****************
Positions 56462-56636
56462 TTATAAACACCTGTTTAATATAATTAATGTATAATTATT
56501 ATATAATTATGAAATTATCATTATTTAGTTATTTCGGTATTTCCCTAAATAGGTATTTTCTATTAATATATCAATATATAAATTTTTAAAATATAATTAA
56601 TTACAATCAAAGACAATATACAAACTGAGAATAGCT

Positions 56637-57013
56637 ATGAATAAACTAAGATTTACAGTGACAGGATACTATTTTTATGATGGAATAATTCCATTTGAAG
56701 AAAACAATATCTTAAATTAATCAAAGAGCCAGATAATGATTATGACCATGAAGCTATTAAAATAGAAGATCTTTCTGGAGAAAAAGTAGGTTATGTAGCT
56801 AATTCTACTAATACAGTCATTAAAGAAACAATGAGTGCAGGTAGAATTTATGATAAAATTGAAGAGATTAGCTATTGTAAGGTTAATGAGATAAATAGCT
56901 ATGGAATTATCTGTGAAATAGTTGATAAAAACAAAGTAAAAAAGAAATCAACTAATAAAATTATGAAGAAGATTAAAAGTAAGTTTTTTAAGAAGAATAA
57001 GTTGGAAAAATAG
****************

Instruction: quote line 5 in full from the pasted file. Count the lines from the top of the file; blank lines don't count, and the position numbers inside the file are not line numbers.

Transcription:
Positions 56637-57013